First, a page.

The drought has not been good for crops this year, though it?s too soon to say how much it will affect soybean yields.
Iowa State University field agronomist for southeast Iowa Joshua Michel said corn has borne the brunt of the drought-induced stress.
?We?re seeing heat stress to corn along Highway 34,? Michel said. ?But the soybeans are hanging in there.?
Rain was hard to come by early in the growing season, and it didn?t help that June and July were hotter than normal.
?Soybeans were doing well until [early August], and since then southern Iowa has seen very limited moisture,? Michel said. ?The first thing you?ll notice is that their leaves start to droop and they turn a sickly gray color.?
In a drought, the soybean plant is forced to cannibalize nutrients from its own leaves to save its pods. The lowest leaves are the first to go. Not only that, the plant will start aborting some of the pods it can?t sustain until full maturity.
?The plant is trying to fill those pods with seeds, but if it?s under stress, it has to determine what it can support and what it can?t. In fields that experience severe stress, we?ll see undeveloped pods, or the beans will be underweight.?
Michel said August is a critical month for soybean. Beans grow best when the weather turns cooler and they get plenty of rain. Unfortunately, the early part of August delivered neither of those demands.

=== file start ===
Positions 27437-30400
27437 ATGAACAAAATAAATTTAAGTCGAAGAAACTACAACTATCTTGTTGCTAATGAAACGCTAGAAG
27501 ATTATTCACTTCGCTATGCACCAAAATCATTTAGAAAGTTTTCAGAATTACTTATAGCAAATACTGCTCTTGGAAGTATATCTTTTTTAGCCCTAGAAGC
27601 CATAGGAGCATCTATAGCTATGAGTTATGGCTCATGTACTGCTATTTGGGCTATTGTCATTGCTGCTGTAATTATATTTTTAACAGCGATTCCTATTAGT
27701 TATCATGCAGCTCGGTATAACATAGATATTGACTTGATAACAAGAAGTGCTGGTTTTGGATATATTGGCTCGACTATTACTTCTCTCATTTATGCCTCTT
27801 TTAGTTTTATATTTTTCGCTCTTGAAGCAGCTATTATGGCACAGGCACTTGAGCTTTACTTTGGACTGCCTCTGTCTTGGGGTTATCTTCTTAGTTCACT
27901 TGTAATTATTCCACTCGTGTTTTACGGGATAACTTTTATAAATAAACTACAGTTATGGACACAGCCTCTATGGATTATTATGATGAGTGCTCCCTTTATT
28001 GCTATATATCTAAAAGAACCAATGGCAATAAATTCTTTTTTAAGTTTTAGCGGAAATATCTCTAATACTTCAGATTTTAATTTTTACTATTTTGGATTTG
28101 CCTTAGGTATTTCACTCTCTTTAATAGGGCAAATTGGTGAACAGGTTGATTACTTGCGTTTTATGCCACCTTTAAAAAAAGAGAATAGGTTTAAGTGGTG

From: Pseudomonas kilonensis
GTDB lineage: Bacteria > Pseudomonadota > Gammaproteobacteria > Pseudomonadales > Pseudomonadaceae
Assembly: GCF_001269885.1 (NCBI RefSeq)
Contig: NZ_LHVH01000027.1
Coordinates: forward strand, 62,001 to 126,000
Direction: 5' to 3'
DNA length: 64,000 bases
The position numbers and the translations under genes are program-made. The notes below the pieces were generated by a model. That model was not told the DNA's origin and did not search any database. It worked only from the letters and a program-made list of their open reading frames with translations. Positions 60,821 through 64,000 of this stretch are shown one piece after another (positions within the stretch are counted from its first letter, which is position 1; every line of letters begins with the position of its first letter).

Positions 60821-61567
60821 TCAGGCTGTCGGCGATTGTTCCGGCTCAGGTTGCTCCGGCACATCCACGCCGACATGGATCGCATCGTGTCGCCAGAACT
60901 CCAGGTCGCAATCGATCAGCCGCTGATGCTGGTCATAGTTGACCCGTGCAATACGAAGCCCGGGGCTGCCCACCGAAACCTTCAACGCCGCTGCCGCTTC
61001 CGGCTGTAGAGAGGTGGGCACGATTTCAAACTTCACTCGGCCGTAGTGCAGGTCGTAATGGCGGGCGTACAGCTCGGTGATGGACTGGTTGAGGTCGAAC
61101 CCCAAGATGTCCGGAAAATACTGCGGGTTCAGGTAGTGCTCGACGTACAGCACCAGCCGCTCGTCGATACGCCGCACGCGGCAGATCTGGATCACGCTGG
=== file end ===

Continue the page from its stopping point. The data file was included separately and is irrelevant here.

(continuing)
?This last shot of rain we got [around Aug. 20] will go a long way in helping the beans fill those pods,? Michel said. ?I?m cautiously optimistic that soybean yields will remain pretty good this year.?
Michel said a plant?s life cycle can be divided into growth phases: vegetative and reproductive. Vegetative growth describes what the plant does in its early life as it grows taller and wider. Reproductive growth refers to the process of filling out its pods with seeds.
?We don?t want the reproductive growth phase rushed,? he said. ?If it is, you?ll see lower seed weights. You might have pods that are not full, either.?
Pests? Not bad this year
Crops grew faster than normal in the early part of the year, which meant they were a step ahead of the insects that plague them. Insects have evolved so that their life cycle matches the plants they like to eat. Under normal circumstances, they can do great damage by eating a young soybean plant?s leaves or stem.
However, since the soybeans grew fast this year, they were hardier and better able to fend off attacks when the bugs tried to eat them.
That said, Michel said he still investigated fields hit by the usual suspects: Japanese beetles, bean leaf beetles, aphids and spider mites. For diseases, frog eye leaf spot is a common one, and Michel saw some of that, too.
?Overall, this was not a bad year for pests,? Michel said. ?We had an excellent planting season because it was very warm and humid. Plants were able to stay 1-1.5 weeks ahead of the insects.?
Another factor that has kept disease down is that most of them need moisture to grow, but with a lack of rain, they haven?t gotten a foothold in the fields.
?We normally see them in early July, but the environmental conditions were not favorable to them,? Michel said.